Heath Toffee

For some reason yesterday I had a massive craving for heath toffee like that of the Hershey’s Heath Bars I started gobbling when I visited Hershey, Pennsylvania. But due to some unfortunate circumstances I was left unable to satisfy that craving; that being I am in London and a considerable amount of geography lies between me and the United States.

So I Googled it.

I found lots of recipes that use Hershey’s Heath Toffee but not very many for the toffee itself. Using what I did find I have made this, my own recipe for the delicious cruchy treat.

And just to note, I would have called this Cinder Toffee as thats how I know it. But I went with Heath Toffee because I wanted something like the Heath Toffee bars in America. In Googling I see lots of people call it English Toffee. But a toffee by any other name would be just as delicious..

homemade hard heath toffee


  • 225g of Butter
  • 1 cup sugar
  • 1/2 tsp salt
  • 3 tb water
  • 1 tb light corn syrup
  • 1/2 cup ground almonds

For the butter, 225 grams is 1 cup, 1/2 pound, 2 sticks, whatever measure you like, but I like the metric system and I’ve never had so much butter I can scoop a cup from.

And the corn syrup, this can be ommited as some people have feelings against it. Its the new msg. If you leave out the corn syrup, use 4 tablespoons of water.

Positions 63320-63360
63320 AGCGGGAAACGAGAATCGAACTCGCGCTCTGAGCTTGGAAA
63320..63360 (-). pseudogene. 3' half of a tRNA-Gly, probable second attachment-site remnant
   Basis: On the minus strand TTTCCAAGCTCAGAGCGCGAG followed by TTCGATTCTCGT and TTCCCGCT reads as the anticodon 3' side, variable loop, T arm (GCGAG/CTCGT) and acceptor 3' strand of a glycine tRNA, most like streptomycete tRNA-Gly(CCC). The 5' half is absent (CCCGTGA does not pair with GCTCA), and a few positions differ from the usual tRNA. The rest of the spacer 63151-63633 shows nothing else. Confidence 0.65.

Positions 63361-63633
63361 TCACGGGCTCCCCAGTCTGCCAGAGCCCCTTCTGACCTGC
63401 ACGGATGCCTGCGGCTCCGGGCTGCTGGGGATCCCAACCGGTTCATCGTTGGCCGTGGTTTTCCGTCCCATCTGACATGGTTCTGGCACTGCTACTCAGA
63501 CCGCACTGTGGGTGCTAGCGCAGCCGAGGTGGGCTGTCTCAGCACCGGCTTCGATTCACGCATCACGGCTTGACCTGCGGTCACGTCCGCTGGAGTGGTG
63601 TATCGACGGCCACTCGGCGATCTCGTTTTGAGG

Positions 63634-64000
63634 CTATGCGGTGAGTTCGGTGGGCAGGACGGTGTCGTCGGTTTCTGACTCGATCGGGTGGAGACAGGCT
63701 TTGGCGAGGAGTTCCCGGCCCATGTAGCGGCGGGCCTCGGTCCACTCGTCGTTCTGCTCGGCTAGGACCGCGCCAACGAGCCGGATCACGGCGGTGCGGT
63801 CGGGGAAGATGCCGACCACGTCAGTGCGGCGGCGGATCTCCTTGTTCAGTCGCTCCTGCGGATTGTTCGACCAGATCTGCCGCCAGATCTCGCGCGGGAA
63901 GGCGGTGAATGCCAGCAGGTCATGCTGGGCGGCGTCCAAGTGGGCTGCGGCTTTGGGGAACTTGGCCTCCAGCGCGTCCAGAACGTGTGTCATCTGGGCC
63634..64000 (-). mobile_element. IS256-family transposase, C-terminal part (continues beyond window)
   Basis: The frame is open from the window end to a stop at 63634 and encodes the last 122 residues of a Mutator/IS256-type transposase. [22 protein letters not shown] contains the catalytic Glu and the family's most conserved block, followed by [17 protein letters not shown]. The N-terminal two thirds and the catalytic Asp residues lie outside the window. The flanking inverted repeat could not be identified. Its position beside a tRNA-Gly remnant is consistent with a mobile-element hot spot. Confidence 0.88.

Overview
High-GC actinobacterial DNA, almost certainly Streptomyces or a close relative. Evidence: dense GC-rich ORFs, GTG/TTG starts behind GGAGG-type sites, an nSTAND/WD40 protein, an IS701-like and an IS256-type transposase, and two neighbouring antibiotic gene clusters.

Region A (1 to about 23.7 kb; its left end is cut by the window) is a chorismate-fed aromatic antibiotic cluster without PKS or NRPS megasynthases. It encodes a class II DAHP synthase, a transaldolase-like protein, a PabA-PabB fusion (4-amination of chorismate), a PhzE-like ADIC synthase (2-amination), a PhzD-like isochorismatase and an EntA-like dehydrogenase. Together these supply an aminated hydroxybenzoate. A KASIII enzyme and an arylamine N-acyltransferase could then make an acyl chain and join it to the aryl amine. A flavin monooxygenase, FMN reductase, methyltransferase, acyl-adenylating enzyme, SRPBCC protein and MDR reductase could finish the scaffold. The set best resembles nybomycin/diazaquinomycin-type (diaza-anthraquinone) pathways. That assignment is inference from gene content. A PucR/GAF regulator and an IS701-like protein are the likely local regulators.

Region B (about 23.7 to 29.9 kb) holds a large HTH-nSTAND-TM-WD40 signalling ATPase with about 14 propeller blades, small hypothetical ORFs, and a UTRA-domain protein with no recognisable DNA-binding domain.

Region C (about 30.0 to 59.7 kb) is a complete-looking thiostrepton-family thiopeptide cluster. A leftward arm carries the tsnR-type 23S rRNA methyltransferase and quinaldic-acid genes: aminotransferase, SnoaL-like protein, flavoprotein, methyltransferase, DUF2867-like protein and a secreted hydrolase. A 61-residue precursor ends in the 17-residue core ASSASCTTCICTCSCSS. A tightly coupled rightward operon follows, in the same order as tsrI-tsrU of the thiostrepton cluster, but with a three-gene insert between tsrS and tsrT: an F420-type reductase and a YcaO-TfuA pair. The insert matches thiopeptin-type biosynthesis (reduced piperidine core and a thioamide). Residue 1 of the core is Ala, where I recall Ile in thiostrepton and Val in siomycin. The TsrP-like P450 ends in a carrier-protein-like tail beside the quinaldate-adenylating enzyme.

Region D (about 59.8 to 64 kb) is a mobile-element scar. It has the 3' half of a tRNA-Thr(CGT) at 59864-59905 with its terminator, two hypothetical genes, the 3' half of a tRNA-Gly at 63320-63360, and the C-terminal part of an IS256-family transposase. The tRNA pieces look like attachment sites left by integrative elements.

1. Put everything in a saucepan a size bigger than you think you’ll need. The whole lot gets kinda frothy as it cooks and hot caramel overflowing the sides of your saucepan is probably as undesirable to you as it was to me. You could add the ground almond now like I have, or later. The dark roast the almond gets adding it sooner adds a deeper colour and a slighty bitter taste which I personally like as a complex addition to the sweetness of the toffee itself.
  2. Over a medium to medium-low heat stir it all together until the sugar is dissolved
  3. Sit back and with a candy themometer (or some other tool) wait for it to get to the ‘hard-crack’ temperature of 300°F or 149°C
  4. Take it off the heat (add the ground almonds now if you didn’t earlier) and stir gently. This is where I had the oils split out of my toffee because I stirred it too quick. I don’t know if thats meant to happen or not but I’ve been looking at the positive side and have been calling my toffee low-fat as a result of pouring it off.
  5. Pour onto a flat surface for cooling that you will have also had the foresight to ensure isn’t going to cause you massive headaches trying to get the hard toffee off later
  6. break into bits and enjoy. Perhaps cover in milk chocolate..

Hope you enjoy it, I’ve enjoyed lots of it!

It’s great to have on its own, in chocolate, or crumbled finer as a crunchy topping for cakes.


PS.    There’s is also the very very simple version.. If you’re in  a hurry for candy

Put 225g of butter, 1 cup of sugar and 1/2 cup of ground almonds in a saucepan and heat to 300°F (or 149°C) ‘hard crack’ stage. Chill mix on a flat surface to cool and smash into pieces to enjoy.


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